Virus Outbreak Military Vaccinations

In this Feb. 9, 2021 photo provided by the Department of Defense, Hickam 15th Medical Group host the first COVID-19 mass vaccination on Joint Base Pearl Harbor-Hickam. By the thousands, U.S. service members are refusing or putting off the COVID-19 vaccine, as frustrated commanders scramble to knock down internet rumors and find the right pitch that will convince troops to take the shot. Some Army units are seeing as few as a third agree to the vaccine, others are higher. (U.S. Air Force Tech. Sgt. Anthony Nelson Jr./Department of Defense via AP)

WASHINGTON — By the thousands, US service members are refusing or putting off the COVID-19 vaccine as frustrated commanders scramble to knock down Internet rumors and find the right pitch that will persuade troops to get the shot.

Some Army units are seeing as few as one-third agree to the vaccine. Military leaders searching for answers believe they have identified one potential convincer: an imminent deployment. Navy sailors on ships heading out to sea last week, for example, were choosing to take the shot at rates exceeding 80% to 90%.

Air Force Maj. Gen. Jeff Taliaferro, vice director of operations for the Joint Staff, told Congress on Wednesday that “very early data” suggests that just up to two-thirds of the service members offered the vaccine have accepted.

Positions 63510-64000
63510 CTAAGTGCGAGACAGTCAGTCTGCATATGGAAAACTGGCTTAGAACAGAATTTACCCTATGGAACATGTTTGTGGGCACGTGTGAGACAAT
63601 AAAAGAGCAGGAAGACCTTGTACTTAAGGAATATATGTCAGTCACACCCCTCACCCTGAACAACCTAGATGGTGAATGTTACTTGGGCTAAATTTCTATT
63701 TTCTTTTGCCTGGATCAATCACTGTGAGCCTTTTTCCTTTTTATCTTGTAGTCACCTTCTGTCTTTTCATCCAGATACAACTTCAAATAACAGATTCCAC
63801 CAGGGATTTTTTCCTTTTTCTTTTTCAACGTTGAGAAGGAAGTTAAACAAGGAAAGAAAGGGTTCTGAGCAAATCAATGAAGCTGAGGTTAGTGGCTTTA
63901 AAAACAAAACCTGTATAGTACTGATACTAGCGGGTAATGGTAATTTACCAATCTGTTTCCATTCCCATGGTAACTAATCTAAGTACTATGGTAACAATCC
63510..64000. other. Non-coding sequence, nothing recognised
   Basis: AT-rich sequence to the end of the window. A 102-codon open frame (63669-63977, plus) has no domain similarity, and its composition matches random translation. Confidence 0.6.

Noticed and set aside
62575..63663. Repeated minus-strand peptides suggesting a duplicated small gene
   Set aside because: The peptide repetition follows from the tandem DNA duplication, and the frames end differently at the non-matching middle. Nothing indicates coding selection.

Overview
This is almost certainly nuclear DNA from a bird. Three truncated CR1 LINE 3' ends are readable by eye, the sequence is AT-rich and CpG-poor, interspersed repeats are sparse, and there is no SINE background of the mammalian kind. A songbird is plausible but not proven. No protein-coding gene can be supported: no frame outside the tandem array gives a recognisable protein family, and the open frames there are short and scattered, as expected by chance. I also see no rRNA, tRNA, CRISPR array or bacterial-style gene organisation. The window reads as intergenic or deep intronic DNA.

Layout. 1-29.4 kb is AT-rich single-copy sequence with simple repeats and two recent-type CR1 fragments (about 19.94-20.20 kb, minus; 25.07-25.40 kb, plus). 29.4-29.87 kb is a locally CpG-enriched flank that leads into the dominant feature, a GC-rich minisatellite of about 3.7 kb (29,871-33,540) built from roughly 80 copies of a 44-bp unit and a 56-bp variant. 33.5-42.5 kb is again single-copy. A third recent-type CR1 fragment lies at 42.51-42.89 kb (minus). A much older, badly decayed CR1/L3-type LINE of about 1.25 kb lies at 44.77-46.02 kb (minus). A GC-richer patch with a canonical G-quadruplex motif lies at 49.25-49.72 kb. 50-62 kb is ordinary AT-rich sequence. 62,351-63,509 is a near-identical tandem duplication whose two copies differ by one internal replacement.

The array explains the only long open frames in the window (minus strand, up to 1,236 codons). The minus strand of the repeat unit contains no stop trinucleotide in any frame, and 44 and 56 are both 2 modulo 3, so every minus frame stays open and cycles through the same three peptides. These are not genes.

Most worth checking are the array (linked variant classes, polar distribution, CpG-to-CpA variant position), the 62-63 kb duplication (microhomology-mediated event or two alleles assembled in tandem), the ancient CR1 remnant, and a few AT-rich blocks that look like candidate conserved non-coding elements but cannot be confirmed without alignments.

That’s higher than the rate for the general population, which a recent survey by the Kaiser Family Foundation put at roughly 50%. But the significant number of forces declining the vaccine is especially worrisome because troops often live, work and fight closely together in environments where social distancing and wearing masks, at times, are difficult.

The military’s resistance also comes as troops are deploying to administer shots at vaccination centers around the country and as leaders look to American forces to set an example for the nation.

Service leaders have vigorously campaigned for the vaccine. They have held town halls, written messages to the force, distributed scientific data, posted videos, and even put out photos of leaders getting vaccinated.

(1) comment

AF Will

Since the active duty members are not wanting to get the vaccine, open it up to us military retirees. We are both vets, 65 and older along with health concerns. We want and need to get the shots, but are unable to do so at our local AFB. They refuse to open it up to us.

Welcome to the discussion.

Keep it Clean. Please avoid obscene, vulgar, lewd, racist or sexually-oriented language.
PLEASE TURN OFF YOUR CAPS LOCK.
Don't Threaten. Threats of harming another person will not be tolerated.
Be Truthful. Don't knowingly lie about anyone or anything.
Be Nice. No racism, sexism or any sort of -ism that is degrading to another person.
Be Proactive. Use the 'Report' link on each comment to let us know of abusive posts.
Share with Us. We'd love to hear eyewitness accounts, the history behind an article.